Although Melinek jumps around a bit in time, her writing is suffused with her personality, character, and her dedication to her profession. There are times when you might feel that the medical personnel are a bit irreverent, but then you will realize that this is a survival technique for people who deal with not-so-neat death on a daily basis.

As Judy tells her husband, T. J. after he complains that listening to her daily stories of her work will cause him to wear gloves and a mask when he is out in public, “Staying alive is mostly common sense.” There are a lot of folks out there who are doing some pretty stupid things and she’ll unabashedly tell you their stories. Certainly the stories she shares can be gruesome and cause you to wonder how they will die, but then she reminds the reader that a pathologist gives you the last physical exam you will ever have.

One strong point that Judy makes is that an autopsy is really a medical discovery. To be a pathologist you have to want to be a detective, albeit a cautious one, for the pathologist’s word and cause of death is the last word.

Dr. Melink’s stories are sometimes funny, but they are always filled with the knowledge that comes from someone who truly knows her profession. This book is definitely one of the best of this genre and it is extremely well written, with just the right amount of medical terminology, and the translation of what could otherwise be a very grisly topic is tastefully handled.

Rating: 5 of 5

Copyright 2014 – Scribner

“On The Island” By Tracey Garvis Graves

This book could easily be renamed “The Blue Lagoon Meets the Nanny Files.” Anna Emerson, a thirty year old English teacher looking for adventure, has been worn down by the cold Chicago winters and a personal relationship that is going absolutely nowhere. She literally jumps at the chance to spend the summer on a tropical island tutoring sixteen year old T. J.

J. Callahan has no desire to go anywhere. He is a survivor of cancer and is ready to get back to his normal life, but his parents insist that he spend his summer in the Maldives catching up on all of the school work he has missed while taking cancer treatments.

So Anna and T.J. board a private plane to fly to the Callahan’s summer home. Well, of course, the unthinkable happens as they are flying over the Maldives’ twelve hundred islands – their plane crashes in shark-infested waters. They make it to shore, but soon discover that they are stranded on an uninhabited island.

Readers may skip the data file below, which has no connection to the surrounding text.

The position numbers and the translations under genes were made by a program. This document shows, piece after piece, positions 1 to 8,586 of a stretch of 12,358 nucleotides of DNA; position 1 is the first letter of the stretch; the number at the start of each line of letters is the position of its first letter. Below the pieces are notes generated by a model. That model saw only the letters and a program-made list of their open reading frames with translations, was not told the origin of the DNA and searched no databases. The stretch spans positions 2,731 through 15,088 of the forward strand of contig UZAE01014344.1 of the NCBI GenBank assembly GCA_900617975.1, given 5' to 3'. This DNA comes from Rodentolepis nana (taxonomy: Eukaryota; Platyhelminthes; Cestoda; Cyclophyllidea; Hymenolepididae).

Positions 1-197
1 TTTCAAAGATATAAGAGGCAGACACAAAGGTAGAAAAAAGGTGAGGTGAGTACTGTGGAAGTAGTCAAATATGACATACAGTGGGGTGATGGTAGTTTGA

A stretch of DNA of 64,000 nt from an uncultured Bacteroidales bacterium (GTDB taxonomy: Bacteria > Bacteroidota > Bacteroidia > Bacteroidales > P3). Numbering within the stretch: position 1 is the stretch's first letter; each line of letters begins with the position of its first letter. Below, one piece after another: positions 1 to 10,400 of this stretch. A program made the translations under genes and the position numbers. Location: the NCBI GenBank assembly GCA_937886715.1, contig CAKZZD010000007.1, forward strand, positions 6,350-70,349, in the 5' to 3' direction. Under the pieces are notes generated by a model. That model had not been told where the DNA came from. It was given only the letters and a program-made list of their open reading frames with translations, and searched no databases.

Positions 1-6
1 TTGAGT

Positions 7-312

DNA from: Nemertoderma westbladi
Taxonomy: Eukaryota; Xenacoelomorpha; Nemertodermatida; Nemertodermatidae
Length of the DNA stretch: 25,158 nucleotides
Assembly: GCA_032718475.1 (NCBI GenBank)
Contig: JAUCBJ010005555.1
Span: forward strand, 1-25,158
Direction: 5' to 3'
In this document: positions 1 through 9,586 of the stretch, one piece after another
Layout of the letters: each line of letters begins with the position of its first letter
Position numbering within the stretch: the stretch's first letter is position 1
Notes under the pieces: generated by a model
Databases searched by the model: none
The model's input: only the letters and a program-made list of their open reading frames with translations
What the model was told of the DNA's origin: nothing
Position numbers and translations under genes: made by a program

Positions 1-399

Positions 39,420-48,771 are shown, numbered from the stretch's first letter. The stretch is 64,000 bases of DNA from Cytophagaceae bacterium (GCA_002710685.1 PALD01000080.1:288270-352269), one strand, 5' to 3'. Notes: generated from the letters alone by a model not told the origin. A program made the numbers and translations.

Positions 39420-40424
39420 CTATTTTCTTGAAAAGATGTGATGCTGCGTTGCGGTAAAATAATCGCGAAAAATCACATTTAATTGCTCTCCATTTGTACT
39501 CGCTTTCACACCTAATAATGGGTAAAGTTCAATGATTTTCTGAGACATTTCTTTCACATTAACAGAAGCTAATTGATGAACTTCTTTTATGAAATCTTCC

At first their only thought is about survival, but as the days turn to weeks, and then months, they encounter plenty of other obstacles. Violent storms, the many dangers lurking in the sea, and the possibility that T.J.’s cancer could return make life in the Maldives more interesting than Anna or T. J. ever thought it could be. Oh, and then there is the fact that T. J. is on the cusp of manhood.

Sarcasm aside, this really is a lovely story about two people thrown together who learn to depend on each other to survive. You would think that a romance between the two would seem very unlikely, but with the sensitive and powerful way the story is told, it just seems to make good sense that this would happen. Not told from just one point of view, but from both, you are able to get inside Anna and T.J.’s heads to see their thought processes and how their relationship evolves.

This is a great romance novel and an easy read. Additionally, it is one of the better self-published books I have read in quite a while and I would recommend it for a great way to spend a rainy afternoon during the upcoming spring.

Rating: 5 of 5

Copyright 2012 – Plume

 

Books

Duck! Here It Comes!

By Gini Rainey

For those of you who have been paying attention to the general theme of my cookbook collection, you may have noticed a trend towards those written by or about celebrities and or famous people.  That was one of my initial criteria when I started picking them up and mostly still is, unless I come across one that’s weird, unusual, or cheap!  Every so often I’ll go to my favorite eBay store, thriftbooks, just to see if they have anything new that fits the bill.  The cookbook I have in front of me today is one of those.  It’s “Miss Kay’s Duck Commander Kitchen” by Kay Robertson with Chrys Howard and was published in 2013 by Howard Books and was written by a celebrity and was cheap!  Score!